February 25th, 1986.
That date alone was the turning point in Micheal Ray Richardson's life.
On that day, Richardson tested positive for cocaine for a third time, becoming the first player to get banned under the NBA's anti-drug program, which was established in September 1983.
It all started in 1978, where the New York Knickerbockers took a gamble on a relatively unknown 6'5'' scoring point guard out of the University of Montana with the fourth pick in the draft.
Despite some obscurity surrounding the Knicks' selection, others were very high on Richardson's ability as a basketball player. Immediately, he was credited with the title as "the next Walt Frazier."
Right from the start, it appeared as if Richardson would live up to that billing, as he flourished in the New York City limelight almost effortlessly.
In just his sophomore season in the league, Richardson became the first player in NBA history to lead the league in both assists (10.1) and steals (3.2), setting Knicks franchise records in both categories.
That 1979-1980 season was the season that marked the debuts of collegiate superstars Magic Johnson and Larry Bird, but Richardson was left undaunted every time he matched up with either one of them.
"Micheal Ray was a guy who played just like I played," Johnson once said. "Every time I saw him, he went right at me... and Micheal would always talk trash, too, the whole game."
Larry Bird once called him the best basketball player on the planet.
In the 2000 narrated film Whatever Happened to Micheal Ray?, Peter Vecsey of the New York Post said that "Isiah Thomas, to this day, tells me that the one guy he was scared of was Richardson."
Richardson was incredibly versatile, as he could play three positions rather effectively. He could manage the offense and set up his teammates with his pinpoint passing or simply take over a game with his scoring ability. Richardson was a capable defender as well, and he always sought to lock down the opposing team's star player.
As much national attention as Richardson received, the emerging face of the league was seen with the wrong people at too many of the wrong places and soon, basketball was not a priority.
That's when cocaine, one of the more enslaving drugs in the world, halted Richardson's basketball career.
In December 1983, he had been to three drug clinics in five months and had been waived by the New Jersey Nets.
For the moment, Richardson was feel-good story. He had overcome mountainous obstacles and proved many critics wrong, refuting their belief of him deteriorating as a basketball player after his earlier cocaine abuse.
He signed a new four-year, $3 million contract in early September, participated in an NBA anti-drug video entitled Cocaine Drain, and, according to Net officials, passed every one of the weekly drug tests mandated by his contract.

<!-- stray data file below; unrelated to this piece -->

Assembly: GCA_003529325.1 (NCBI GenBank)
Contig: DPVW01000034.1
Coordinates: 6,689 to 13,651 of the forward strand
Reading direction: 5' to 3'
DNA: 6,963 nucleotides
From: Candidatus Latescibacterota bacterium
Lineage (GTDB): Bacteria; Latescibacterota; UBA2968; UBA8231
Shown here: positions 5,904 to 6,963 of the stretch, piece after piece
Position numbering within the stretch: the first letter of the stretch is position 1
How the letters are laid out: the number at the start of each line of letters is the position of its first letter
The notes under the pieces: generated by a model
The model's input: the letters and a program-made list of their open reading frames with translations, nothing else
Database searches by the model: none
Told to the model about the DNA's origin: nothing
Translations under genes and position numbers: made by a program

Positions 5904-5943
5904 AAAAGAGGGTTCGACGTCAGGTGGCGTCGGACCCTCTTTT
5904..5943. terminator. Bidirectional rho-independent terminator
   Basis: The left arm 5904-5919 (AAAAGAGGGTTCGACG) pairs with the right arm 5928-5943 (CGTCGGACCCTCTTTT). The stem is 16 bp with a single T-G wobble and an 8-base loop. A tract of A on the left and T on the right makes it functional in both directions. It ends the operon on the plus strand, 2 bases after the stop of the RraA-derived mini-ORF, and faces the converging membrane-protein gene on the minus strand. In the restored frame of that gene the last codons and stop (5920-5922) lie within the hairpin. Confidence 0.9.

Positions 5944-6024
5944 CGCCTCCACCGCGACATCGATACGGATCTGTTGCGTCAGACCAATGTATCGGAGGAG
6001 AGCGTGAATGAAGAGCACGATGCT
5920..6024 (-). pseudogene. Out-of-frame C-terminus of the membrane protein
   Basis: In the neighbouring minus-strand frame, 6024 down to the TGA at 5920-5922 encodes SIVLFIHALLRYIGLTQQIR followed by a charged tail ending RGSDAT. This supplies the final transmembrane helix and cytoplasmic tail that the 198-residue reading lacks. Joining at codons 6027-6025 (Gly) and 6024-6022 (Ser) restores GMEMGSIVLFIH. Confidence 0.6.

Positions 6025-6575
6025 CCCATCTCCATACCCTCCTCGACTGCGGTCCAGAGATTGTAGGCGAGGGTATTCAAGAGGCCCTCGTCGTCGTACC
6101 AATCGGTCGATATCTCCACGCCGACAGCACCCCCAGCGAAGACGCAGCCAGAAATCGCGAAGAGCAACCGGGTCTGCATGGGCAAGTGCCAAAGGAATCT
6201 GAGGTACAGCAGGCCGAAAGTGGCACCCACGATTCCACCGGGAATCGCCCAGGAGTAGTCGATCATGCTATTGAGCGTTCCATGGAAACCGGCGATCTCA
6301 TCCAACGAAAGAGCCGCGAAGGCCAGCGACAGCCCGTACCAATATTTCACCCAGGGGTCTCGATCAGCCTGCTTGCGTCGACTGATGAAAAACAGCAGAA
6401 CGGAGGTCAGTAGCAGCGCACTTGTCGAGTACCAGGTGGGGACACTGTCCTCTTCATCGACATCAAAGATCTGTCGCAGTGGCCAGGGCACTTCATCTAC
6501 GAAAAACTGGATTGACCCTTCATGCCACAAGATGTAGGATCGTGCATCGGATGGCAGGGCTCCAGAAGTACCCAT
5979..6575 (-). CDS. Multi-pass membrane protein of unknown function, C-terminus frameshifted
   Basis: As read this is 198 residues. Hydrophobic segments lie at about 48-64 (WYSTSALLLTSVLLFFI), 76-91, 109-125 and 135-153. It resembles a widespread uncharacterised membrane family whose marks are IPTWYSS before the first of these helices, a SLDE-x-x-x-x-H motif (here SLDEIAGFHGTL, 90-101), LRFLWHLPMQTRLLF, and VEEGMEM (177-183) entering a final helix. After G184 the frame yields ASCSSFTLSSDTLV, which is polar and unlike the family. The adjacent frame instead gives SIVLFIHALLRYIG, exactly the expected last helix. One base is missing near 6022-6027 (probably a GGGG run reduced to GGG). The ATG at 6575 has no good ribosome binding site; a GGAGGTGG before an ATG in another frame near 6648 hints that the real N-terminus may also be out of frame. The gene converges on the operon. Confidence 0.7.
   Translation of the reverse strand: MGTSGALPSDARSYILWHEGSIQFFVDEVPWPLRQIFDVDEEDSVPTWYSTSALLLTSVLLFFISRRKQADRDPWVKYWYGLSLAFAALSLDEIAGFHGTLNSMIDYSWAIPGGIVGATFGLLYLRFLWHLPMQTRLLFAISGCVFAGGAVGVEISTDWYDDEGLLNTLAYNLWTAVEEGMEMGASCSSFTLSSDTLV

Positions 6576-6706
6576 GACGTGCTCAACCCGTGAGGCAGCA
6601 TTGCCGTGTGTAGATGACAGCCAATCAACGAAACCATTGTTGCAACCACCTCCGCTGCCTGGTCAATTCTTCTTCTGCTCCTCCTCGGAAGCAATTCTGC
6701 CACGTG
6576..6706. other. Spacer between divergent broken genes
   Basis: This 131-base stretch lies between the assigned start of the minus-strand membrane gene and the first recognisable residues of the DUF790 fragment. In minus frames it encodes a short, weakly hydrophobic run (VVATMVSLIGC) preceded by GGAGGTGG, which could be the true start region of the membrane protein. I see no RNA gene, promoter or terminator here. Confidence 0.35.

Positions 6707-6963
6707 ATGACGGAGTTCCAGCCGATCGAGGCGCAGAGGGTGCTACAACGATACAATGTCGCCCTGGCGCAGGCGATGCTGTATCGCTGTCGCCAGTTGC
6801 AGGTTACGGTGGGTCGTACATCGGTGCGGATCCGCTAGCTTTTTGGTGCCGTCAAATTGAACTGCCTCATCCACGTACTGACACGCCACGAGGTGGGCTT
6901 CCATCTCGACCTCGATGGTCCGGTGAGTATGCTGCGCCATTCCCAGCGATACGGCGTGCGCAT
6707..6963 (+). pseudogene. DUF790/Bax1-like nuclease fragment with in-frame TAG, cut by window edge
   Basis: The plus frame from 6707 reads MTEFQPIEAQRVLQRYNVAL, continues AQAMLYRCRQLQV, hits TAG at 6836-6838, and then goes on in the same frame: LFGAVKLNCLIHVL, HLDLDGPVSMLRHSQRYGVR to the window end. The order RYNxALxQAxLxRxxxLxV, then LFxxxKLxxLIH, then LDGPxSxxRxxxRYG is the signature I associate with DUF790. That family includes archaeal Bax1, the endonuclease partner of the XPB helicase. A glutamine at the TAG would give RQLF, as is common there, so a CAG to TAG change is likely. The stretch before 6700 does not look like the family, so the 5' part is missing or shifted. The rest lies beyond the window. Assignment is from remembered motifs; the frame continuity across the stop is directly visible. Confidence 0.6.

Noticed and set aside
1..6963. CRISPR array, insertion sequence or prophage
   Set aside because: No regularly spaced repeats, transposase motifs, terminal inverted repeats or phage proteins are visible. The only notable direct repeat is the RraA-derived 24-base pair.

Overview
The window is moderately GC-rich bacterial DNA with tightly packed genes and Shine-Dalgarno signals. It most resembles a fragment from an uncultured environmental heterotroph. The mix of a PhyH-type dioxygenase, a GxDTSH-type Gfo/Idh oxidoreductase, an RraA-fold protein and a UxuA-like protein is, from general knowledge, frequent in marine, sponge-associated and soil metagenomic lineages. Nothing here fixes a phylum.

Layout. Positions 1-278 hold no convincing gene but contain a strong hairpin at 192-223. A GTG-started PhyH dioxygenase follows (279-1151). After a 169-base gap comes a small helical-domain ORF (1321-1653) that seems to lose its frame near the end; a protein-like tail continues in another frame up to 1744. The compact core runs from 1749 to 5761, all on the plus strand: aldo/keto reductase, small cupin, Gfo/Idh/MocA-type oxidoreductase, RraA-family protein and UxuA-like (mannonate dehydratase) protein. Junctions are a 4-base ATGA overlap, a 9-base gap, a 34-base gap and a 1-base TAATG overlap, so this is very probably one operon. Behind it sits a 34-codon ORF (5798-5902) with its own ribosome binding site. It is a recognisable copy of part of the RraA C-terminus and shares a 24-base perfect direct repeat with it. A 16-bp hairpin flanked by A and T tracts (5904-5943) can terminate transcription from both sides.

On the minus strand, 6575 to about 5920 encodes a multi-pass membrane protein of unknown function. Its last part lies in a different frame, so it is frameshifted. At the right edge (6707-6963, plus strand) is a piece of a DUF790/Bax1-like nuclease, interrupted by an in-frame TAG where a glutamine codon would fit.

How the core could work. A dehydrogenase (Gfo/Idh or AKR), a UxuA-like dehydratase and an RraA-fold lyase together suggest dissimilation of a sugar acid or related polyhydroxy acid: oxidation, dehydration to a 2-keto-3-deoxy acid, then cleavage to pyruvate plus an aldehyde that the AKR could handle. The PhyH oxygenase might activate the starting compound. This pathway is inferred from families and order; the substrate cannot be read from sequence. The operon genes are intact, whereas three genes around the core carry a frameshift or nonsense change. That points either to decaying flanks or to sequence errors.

Richardson had no plans of reverting back to his old lifestyle, a lifestyle that had turned him to a period of complete darkness and away from his family, friends, and teammates.
Buck Williams, Richardson's former teammate and close friend, said that "he seemed to have the world by the coattails."
Until he relapsed once again.
On December 27, 1985, Richardson was laughing it up at a team Christmas party in Moonachie, New Jersey, after which he headed to a bar for a few drinks with teammates Darryl Dawkins and Bobby Cattage.
He went temporarily missing, and even his wife, Leah, did not have any idea where he was at the time.
A couple of days later, Richardson called his agent, Charles Grantham, and admitted that for the first time since October 1983, he needed help.
"It was the first time that I didn't know what to say to him," said Williams, after Richardson called to tell him that he messed up once again. "He had told me so many times, 'Buck, I'll never go back on drugs. Never.'"
Months later, Richardson found his way out of the NBA. In debt, unemployed, and under investigation for harassing his estranged wife, Richardson seemed headed for the abyss, destined for an overdose or the street.
Instead, Richardson signed a basketball contract to play with Bologna of the Italian League in Europe and chose to rebuild his life there.
Richardson lived in Italy, Yugoslavia, Israel and France, where he attracted a countless number of European fans. His NBA nickname, "Sugar," broadened into "Sugarmania" overseas, where hundreds of shirts and hats were sold bearing the moniker.
He enjoyed the game so much, and he continued playing professional basketball until the way overdue age of 46. In his 40s, Richardson was not even a shadow of his former self, a sluggishly role player rather than a crafty guard who can slither through double-teams like no other.
Nevertheless, the Sugarmania fanatics greatly appreciated him for lengthening his basketball career, to a point where he could hardly play and make contributions to the team.
Looking back on it in 2003, where he made a comeback to the NBA as a Community Ambassador for the Denver Nuggets, Richardson took some time to reflect on his punishment handed out by NBA Commissioner David Stern.
"I wasn't angry. I took full responsibility for what I did," said Richardson. "It was a way to really catch my attention. David Stern really helped save my life. Unfortunately, it takes what it takes. God has a plan for everybody. Unfortunately that was my plan. I'm still here."
Stern's intervention was a wakeup call of sorts, and now Richardson is regarded as basketball's poster child of overcoming addiction.
It's just a shame that he will never be remembered for his basketball ability by the younger generations.
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